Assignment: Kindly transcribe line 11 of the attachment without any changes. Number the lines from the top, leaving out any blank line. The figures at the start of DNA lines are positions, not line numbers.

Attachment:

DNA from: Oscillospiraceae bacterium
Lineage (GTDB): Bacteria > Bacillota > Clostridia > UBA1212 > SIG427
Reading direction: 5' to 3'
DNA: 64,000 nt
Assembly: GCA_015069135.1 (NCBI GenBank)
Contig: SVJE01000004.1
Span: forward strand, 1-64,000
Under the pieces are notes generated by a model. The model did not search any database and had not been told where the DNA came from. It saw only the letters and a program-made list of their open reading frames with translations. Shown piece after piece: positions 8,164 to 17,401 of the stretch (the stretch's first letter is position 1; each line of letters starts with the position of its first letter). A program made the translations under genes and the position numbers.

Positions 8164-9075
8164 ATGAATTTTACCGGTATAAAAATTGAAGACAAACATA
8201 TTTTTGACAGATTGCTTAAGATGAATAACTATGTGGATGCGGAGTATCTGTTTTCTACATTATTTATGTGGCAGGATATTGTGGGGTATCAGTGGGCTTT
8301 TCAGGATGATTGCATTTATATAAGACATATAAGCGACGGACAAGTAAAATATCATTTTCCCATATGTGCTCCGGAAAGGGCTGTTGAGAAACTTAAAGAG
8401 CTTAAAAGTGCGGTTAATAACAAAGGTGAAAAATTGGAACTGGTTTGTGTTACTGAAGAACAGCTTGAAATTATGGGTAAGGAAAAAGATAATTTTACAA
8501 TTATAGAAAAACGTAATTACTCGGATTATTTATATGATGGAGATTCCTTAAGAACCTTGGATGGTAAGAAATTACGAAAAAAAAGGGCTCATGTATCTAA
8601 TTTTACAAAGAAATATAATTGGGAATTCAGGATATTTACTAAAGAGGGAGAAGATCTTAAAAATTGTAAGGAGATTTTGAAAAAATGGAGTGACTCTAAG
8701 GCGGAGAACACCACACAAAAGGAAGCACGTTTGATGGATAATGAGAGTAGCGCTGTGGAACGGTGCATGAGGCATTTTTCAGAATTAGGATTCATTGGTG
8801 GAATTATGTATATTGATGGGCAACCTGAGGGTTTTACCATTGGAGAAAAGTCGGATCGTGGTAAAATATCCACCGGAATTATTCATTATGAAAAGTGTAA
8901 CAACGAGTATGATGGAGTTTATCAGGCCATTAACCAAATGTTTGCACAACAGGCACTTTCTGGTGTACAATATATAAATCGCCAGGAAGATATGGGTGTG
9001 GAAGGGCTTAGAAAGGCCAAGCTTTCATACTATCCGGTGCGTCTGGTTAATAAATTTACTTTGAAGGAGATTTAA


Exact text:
8201 TTTTTGACAGATTGCTTAAGATGAATAACTATGTGGATGCGGAGTATCTGTTTTCTACATTATTTATGTGGCAGGATATTGTGGGGTATCAGTGGGCTTT